Senior Public Relations Coordinator
Youth Villages, Memphis Athletics tweak partnership to keep it going during pandemic
Teamwork is at its best when all are in together to achieve a common goal.
That’s what Youth Villages residential and University of Memphis Athletics have done in their recent partnership that continues to grow. What used to be fun “road” trips to the UofM campus to meet and play games with the Tigers has now turned into visits by the Memphis student-athletes to the Youth Villages residential campuses because of pandemic protocols.
“We used to be able to take our kids to see the Memphis Tigers,” said Alaina McIntire, regional recreation therapy manager. “With the current circumstances, we were no longer able to do that.
“Since we couldn’t go to them anymore, we proposed the idea: ‘Can they come to us?’ To foster the relationship, we hosted a Memphis Tigers tailgate. We brought in different Tigers equipment and decorations, and we threw a Tigers tailgate party on campus for the youth. It went so well that we invited the Tigers to come see us. It’s been wonderful experiences since it started.”
There were visits in the spring to the Dogwood campus, and just recently the Tigers—represented by the football, softball and volleyball teams—stopped by the Bartlett campus in early August.
“Our youth absolutely love it when any volunteers visit, but especially the Tigers because they are role models,” McIntire said. “They are people our youth can identify with, whether they play sports or want to be college athletes. Our youth see them play games, but for them to get to interact with their role models is a unique opportunity that we’re able to provide for them.”
On the early August visits, the UofM football, softball and volleyball teams provided some skills instructions and played games with the youth. The Tigers also held panel discussions with the Youth Villages residents asking the student-athletes questions on a wide range of topics from how long practices are to balancing school and sports.
“Our youth get to ask the Tigers questions and learn a little about them,” said McIntire. “They identify with the Tigers and realize that no matter what circumstances the are in, they can do whatever they want.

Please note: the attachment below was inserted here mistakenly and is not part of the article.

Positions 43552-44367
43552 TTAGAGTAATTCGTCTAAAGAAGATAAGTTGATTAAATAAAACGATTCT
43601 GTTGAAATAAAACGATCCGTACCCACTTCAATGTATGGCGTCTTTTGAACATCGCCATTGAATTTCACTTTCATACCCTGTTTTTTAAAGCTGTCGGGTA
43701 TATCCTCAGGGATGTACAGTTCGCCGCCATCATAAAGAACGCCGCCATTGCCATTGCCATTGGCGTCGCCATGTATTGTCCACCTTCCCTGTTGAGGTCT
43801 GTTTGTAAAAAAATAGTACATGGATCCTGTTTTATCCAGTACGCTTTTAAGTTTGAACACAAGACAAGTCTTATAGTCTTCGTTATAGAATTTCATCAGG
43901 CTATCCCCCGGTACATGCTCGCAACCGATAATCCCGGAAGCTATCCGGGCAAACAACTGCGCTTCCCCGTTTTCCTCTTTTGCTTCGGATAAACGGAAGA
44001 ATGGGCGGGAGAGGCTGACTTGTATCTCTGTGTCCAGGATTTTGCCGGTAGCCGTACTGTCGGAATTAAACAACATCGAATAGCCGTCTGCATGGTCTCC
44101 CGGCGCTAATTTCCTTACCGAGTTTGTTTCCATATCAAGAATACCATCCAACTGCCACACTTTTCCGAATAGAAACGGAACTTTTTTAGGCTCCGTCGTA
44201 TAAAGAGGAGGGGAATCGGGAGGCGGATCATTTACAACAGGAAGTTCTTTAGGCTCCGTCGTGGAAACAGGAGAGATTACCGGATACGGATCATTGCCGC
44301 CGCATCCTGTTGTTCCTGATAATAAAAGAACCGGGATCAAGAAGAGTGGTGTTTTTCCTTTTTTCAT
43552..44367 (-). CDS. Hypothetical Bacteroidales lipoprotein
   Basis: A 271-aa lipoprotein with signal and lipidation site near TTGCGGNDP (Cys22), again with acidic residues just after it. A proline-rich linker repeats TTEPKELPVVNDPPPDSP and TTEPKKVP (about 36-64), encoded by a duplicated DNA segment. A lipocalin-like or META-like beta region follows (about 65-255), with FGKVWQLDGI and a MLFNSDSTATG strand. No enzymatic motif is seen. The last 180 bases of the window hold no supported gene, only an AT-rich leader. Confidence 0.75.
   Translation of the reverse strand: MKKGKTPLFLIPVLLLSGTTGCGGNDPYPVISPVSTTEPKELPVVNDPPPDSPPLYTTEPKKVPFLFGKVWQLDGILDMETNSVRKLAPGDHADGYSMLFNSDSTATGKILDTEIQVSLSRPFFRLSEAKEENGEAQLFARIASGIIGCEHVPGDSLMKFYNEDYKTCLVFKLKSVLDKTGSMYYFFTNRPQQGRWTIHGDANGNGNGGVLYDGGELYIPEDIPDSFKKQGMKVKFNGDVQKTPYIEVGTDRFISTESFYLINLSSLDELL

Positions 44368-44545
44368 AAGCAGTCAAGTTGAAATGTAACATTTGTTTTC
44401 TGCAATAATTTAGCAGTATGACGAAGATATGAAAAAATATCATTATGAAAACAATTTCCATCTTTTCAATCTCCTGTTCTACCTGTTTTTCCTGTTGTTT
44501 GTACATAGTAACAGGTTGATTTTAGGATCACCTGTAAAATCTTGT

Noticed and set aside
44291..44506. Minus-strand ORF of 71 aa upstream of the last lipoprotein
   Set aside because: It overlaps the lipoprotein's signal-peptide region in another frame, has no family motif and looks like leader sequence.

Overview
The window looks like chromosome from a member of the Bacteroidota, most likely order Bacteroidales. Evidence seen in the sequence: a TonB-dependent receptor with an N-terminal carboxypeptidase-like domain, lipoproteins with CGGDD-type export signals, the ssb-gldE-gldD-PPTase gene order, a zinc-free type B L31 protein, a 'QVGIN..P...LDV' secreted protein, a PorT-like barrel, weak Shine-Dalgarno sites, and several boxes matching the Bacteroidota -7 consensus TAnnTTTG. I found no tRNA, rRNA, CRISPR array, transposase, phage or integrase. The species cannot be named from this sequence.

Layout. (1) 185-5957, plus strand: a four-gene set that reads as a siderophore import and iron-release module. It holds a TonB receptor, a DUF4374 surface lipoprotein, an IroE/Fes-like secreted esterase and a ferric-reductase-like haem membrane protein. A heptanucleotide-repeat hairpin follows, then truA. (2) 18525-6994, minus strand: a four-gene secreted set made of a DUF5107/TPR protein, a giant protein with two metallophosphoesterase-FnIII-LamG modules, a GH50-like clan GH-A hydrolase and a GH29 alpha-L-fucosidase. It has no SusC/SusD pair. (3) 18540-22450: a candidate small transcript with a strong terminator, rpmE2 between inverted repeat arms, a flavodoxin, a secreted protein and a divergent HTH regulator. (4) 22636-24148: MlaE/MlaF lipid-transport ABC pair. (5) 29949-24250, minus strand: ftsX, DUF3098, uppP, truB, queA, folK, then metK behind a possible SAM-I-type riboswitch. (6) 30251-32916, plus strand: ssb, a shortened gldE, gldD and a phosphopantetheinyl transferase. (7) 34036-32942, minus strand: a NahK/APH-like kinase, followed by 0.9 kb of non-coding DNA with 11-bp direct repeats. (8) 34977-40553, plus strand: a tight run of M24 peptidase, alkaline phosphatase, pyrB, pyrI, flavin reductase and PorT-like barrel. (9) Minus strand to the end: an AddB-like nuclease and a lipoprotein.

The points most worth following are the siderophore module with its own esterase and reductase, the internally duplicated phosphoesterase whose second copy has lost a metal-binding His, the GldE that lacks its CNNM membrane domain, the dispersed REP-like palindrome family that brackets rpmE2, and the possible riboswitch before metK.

“The Tigers share with the youth the challenges they have overcome to get to where they are, and our youth can identify with some of those challenges. Our youth realize that their goals aren’t as far-fetched as they may have seemed.”
Not only do the youth get to meet and learn about their role models, but the Tigers also get something—if not more—in return from their visits.
“I kind of didn’t know what to expect before I came,” said Addyson Huber, a sophomore on the UofM volleyball team. “I kind of have an interest (career) in being a part of a facility program like this. It was super eye-opening to dive in and see what goes on here. My favorite part of the day was at the end when a little girl came up to me and said, ‘I’m not normally happy, but with you guys here, it was amazing.’ That made my day. I’ll remember that for a long time.”
Tigers football senior Morris Joseph said, “I enjoy every time I come here and visit. It’s a good thing for us, too. Whenever we come multiple times, the kids remember your faces, and we start to build relationships with them. That’s the most important thing.”
The August visits are not the end of the Youth Villages-Memphis Athletics partnership. Plans are to keep it going, with events already lined up for September.
McIntire said, “The tentative plans now are for the Tigers to come on a recurring basis and visit us a couple of times each month.”
And they’ll be visits that the Tigers will continue to enjoy each time out.
“This is my second time coming here (visit in early August), and I enjoy it,” UofM football junior Quindell Johnson said. “I love seeing the kids smile. I love seeing them happy, just being kids.”